Brexit – reality and rhetoric
Sir, – Your political columnist Pat Leahy wisely asks (Opinion & Analysis, January 19th) how we can ensure that nothing like the Brexit mess ever happens to us.
His answer stops at the undoubted need to pay attention to the state of our politics and public debate. That isn’t enough. The foundation of incivility and bitterness across the water is real: the poverty, inequality, exclusion and neglect of large segments of the British people.
Those who would govern here must likewise wake up before it is too late to the need for a decent health service, affordable housing for all, fair wages, equal education opportunity and effective, transparent public administration.
It is the reality of life that shapes the rhetoric of politics. – Yours, etc,
Sir, – Every day I wonder when there will be a full stop to the backstop. – Yours, etc,
Sir, – I think the British are working up to a coup. Parliament is dictating time-constraints to the government; there is a cross-party move to find an agreement, thereby overriding government powers; and there is talk of a citizens’ assembly from a Wigan MP. A bit like the beginnings of the French revolution! – Yours, etc,
Sir, – John Campbell (Letters, January 19th) is both incisive and accurate in his observation that there is now no way back to the EU for the UK, at least for generations to come. But there are two further awkward presumptions which follow.
Dreams of Irish unity are also pushed further into the future by Brexit since there will be less immediate pressure on London to seek an EU-wide agreement which would separate Northern Ireland from the rest of the UK; quite the contrary. And the fragility of the existing Northern Ireland peace process will be greatly increased by Brexit as a large segment of the nationalist community becomes further alienated by its forced departure from the European Union.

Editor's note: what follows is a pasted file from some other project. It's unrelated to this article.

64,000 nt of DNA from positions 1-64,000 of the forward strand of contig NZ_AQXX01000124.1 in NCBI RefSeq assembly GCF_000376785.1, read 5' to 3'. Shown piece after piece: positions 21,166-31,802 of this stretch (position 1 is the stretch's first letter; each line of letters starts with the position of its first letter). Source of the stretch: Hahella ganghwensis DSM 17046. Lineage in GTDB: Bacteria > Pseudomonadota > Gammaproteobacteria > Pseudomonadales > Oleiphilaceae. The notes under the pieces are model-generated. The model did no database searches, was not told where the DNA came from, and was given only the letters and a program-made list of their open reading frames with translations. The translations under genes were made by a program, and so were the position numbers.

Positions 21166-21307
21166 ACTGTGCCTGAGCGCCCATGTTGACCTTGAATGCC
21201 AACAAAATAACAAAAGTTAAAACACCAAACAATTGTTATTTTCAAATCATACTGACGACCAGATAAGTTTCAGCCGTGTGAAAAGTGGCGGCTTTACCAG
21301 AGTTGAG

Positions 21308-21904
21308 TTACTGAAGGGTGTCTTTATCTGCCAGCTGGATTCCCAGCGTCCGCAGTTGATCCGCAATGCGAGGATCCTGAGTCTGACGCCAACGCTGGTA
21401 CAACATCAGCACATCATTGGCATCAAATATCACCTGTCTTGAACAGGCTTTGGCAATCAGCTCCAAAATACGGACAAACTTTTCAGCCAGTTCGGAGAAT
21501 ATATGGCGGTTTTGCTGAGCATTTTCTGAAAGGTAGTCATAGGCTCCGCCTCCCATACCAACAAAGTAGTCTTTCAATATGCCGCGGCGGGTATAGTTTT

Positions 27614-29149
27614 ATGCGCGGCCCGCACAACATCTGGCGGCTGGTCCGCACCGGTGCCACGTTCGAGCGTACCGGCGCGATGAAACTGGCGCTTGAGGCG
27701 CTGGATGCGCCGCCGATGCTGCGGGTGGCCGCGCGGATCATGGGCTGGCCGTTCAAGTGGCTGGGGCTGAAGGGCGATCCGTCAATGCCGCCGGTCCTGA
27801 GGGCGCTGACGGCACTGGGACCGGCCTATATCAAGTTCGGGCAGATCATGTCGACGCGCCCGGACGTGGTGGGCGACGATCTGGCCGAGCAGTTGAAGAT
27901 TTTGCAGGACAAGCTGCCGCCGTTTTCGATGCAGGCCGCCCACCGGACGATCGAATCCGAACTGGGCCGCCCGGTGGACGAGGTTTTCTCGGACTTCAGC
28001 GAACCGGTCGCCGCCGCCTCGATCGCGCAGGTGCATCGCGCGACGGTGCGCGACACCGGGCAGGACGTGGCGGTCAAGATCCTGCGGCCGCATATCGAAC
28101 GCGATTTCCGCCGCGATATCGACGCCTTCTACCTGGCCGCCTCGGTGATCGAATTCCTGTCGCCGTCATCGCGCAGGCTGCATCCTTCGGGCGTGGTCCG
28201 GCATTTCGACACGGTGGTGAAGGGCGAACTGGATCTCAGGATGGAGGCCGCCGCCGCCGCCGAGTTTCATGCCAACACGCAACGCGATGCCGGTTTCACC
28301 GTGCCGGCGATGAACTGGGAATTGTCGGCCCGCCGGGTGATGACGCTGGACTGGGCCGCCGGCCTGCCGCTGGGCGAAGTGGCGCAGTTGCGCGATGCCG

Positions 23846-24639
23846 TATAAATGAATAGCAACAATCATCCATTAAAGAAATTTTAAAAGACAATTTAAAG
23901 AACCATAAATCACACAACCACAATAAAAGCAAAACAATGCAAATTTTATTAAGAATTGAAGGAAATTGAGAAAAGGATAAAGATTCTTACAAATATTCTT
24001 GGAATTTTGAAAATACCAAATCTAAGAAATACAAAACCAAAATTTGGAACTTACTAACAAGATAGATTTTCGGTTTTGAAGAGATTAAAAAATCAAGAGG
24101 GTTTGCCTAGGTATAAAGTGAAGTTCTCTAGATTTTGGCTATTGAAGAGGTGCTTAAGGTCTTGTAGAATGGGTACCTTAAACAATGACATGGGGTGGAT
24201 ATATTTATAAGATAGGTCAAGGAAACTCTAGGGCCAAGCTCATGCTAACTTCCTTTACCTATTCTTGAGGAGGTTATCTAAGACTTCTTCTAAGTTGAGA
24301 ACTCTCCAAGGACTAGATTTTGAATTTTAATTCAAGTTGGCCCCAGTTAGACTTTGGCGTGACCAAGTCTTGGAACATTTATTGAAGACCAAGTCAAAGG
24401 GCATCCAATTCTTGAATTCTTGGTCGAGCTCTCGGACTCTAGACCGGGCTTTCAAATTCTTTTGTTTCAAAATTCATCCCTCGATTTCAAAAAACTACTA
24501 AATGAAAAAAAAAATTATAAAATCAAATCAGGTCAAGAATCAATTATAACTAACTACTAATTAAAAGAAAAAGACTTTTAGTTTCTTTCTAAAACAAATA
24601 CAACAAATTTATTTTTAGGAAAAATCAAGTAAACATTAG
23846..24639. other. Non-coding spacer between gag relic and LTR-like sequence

So, it is surely in our interest for Ireland to promote as close a relationship for Britain as Berlin, Brussels and Paris will allow with the UK after March 29th.
We must contain and minimise any tendencies from whatever quarter to punish the UK for leaving the EU or to seek a trade-only future agreement thereafter.
Post-Brexit Britain is about much more than our short-term, collective economic wellbeing. – Yours, etc,
Sir, – Alan Dukes (Letters, January 19th) omits to mention that the real reason Theresa May is refusing to rule out a no-deal Brexit is not because the “only one way to get a no-deal off the table . . . is to construct a deal that is acceptable to both the UK and the EU 27”, but because she is trying to stop a fracture between her party’s Brexiteers and Remainers.
I cannot see any reason why Jeremy Corbyn should help the Tories, a party that has done so much damage to the UK over Europe, in its desperate efforts to hold itself together. – Yours, etc,